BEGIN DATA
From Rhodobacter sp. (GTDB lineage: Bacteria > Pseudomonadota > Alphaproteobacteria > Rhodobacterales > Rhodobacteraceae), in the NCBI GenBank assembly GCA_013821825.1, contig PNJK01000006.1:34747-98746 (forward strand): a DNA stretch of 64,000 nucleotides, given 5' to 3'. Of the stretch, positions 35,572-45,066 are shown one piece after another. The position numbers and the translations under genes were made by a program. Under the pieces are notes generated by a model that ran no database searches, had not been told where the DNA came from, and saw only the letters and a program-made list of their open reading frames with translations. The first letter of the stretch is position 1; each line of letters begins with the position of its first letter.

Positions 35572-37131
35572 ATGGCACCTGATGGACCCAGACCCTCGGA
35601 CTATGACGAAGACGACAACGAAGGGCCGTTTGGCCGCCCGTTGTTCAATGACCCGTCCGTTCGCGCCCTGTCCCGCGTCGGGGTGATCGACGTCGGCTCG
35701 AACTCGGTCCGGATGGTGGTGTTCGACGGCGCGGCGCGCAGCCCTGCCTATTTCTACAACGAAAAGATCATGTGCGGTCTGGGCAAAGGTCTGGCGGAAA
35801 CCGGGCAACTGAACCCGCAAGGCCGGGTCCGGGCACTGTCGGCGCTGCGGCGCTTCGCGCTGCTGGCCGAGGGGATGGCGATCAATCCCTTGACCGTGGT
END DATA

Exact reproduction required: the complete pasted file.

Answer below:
From Rhodobacter sp. (GTDB lineage: Bacteria > Pseudomonadota > Alphaproteobacteria > Rhodobacterales > Rhodobacteraceae), in the NCBI GenBank assembly GCA_013821825.1, contig PNJK01000006.1:34747-98746 (forward strand): a DNA stretch of 64,000 nucleotides, given 5' to 3'. Of the stretch, positions 35,572-45,066 are shown one piece after another. The position numbers and the translations under genes were made by a program. Under the pieces are notes generated by a model that ran no database searches, had not been told where the DNA came from, and saw only the letters and a program-made list of their open reading frames with translations. The first letter of the stretch is position 1; each line of letters begins with the position of its first letter.

Positions 35572-37131
35572 ATGGCACCTGATGGACCCAGACCCTCGGA
35601 CTATGACGAAGACGACAACGAAGGGCCGTTTGGCCGCCCGTTGTTCAATGACCCGTCCGTTCGCGCCCTGTCCCGCGTCGGGGTGATCGACGTCGGCTCG
35701 AACTCGGTCCGGATGGTGGTGTTCGACGGCGCGGCGCGCAGCCCTGCCTATTTCTACAACGAAAAGATCATGTGCGGTCTGGGCAAAGGTCTGGCGGAAA
35801 CCGGGCAACTGAACCCGCAAGGCCGGGTCCGGGCACTGTCGGCGCTGCGGCGCTTCGCGCTGCTGGCCGAGGGGATGGCGATCAATCCCTTGACCGTGGT